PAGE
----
Chip-related stocks rallied Wednesday after Texas Instruments Inc. gave investors a sneak peek into earnings for the broader sector, namely, that chip sales for PCs and servers will be strong while automotive chips and those for industrial uses will be weak while the COVID-19 pandemic plays out.
Susquehanna Financial analyst Christopher Rolland, who has a positive rating and a $135 price target on Texas Instruments, said the chip maker is playing the “long game” by building up its inventory without a lot of clarity on how the COVID-19 pandemic will play out in the chip sector.
“Texas Instruments offered investors a (somewhat) controversial game plan likely to feed both the bulls and the bears,” Rolland said. “The bears are likely to focus on the continued and expected market deterioration for most end markets over the next few quarters and TI’s strategy to concurrently build inventories and keep utilizations elevated throughout the downturn.”
“While this aggressive strategy can backfire for many sub-scale semis, particularly those with stretched balance sheets, TI has successfully leaned on this approach through prior downturns, only to benefit from them during the upcycle,” Rolland said. “Indeed, in 2008 TI built inventories and decreased product lead times in order to support customers during the cash crunch, only to gain analog market share and customer loyalty after the downturn.”
Leading up to earnings season, channel checks and data on PC shipments have shown that the COVID-19 pandemic has ramped up sales of chips that cater to millions of people who suddenly found themselves not only working from home, but entertaining themselves there, that means higher demand for PCs and the servers that power data centers.
Jefferies analyst Mark Lipacis, who has a buy rating and a $136 price target on Texas Instruments, said the company “simultaneously lowered the bar, and positioned itself to gain share.”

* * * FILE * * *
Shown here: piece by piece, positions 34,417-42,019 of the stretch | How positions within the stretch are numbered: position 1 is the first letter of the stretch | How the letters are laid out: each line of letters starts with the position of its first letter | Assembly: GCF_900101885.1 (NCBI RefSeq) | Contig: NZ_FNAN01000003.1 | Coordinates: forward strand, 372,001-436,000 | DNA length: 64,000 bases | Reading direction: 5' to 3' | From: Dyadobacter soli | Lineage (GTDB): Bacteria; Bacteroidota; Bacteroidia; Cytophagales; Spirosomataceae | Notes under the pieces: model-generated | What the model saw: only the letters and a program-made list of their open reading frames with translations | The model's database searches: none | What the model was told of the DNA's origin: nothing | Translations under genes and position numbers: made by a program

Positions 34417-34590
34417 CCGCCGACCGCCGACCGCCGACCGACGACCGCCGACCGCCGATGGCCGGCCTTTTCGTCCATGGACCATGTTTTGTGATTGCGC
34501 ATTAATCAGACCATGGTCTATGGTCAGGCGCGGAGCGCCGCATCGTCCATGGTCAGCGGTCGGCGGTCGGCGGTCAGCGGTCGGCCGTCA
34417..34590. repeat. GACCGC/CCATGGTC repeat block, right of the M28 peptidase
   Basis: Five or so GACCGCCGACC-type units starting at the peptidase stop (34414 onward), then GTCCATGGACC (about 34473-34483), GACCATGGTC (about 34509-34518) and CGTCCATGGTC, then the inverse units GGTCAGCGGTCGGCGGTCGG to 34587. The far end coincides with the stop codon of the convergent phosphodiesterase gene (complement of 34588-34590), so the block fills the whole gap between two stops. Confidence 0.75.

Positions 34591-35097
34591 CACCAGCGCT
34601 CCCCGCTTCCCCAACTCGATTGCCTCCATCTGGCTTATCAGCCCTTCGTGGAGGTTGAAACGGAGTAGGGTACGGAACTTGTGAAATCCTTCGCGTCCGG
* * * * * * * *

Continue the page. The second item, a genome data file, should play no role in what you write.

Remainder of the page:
“Management called the channel ‘clean,’ consistent with our channel checks,” Lipacis said. “We’ve argued that a lean supply chain heading into the COVID-19 pandemic will translate to better than expected orders for semis during the pandemic, and we expect a sharp snapback once the virus is contained.”
“We think TXN did two things that investors wanted to see,” Lipacis said. “First, it lowered the bar, guiding revenues down 12% QQ. Secondly, it managed the expectation that it would build inventories to maintain service levels and be prepared for a snap-back in orders, effectively positioning it to respond quickly and gain share should demand suddenly snap-back like it did post the financial crisis.”
Mizuho analyst Vijay Rakesh, who has a neutral rating and a $111 price target on Texas Instruments, said Texas Instruments is providing a “first look” at the COVID-19 impact on chip companies with tailwinds going forward in PC and server sales and headwinds in the auto and industrial sectors.
That scenario confirms expectations that have been leading into earnings season with Intel Corp. US:INTC scheduled to report Thursday and Advanced Micro Devices Inc. US:AMD scheduled to report April 28.
But Rakesh said Texas Instruments could be gambling on its inventory build.
“With the magnitude of the rebound still unknown, we believe inventory build could be a [gross margin] and utilization overhang into a recovery if customer demand remains soft,” Rakesh said.
Of the 34 analysts who cover Texas Instruments, 12 have buy or overweight ratings, 19 have hold ratings, and three have sell ratings. Of those, 15 analysts lowered their price targets on the stock, and two raised theirs, resulting in an average target price of $119.11, according to FactSet data.
Other chip companies were performing better than Texas Instruments on Wednesday, however. The PHLX Semiconductor Index US:SOX was up 5.1%, while Texas Instruments was up 3%.